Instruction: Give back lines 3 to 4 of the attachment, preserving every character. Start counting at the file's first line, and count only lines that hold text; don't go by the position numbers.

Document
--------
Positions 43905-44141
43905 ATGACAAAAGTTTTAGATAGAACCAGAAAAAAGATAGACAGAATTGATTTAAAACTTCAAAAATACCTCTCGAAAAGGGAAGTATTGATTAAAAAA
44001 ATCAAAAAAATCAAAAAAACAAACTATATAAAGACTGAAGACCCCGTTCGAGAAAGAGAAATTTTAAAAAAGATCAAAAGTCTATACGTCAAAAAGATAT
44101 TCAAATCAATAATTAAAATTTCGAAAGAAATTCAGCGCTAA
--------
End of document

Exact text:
44001 ATCAAAAAAATCAAAAAAACAAACTATATAAAGACTGAAGACCCCGTTCGAGAAAGAGAAATTTTAAAAAAGATCAAAAGTCTATACGTCAAAAAGATAT
44101 TCAAATCAATAATTAAAATTTCGAAAGAAATTCAGCGCTAA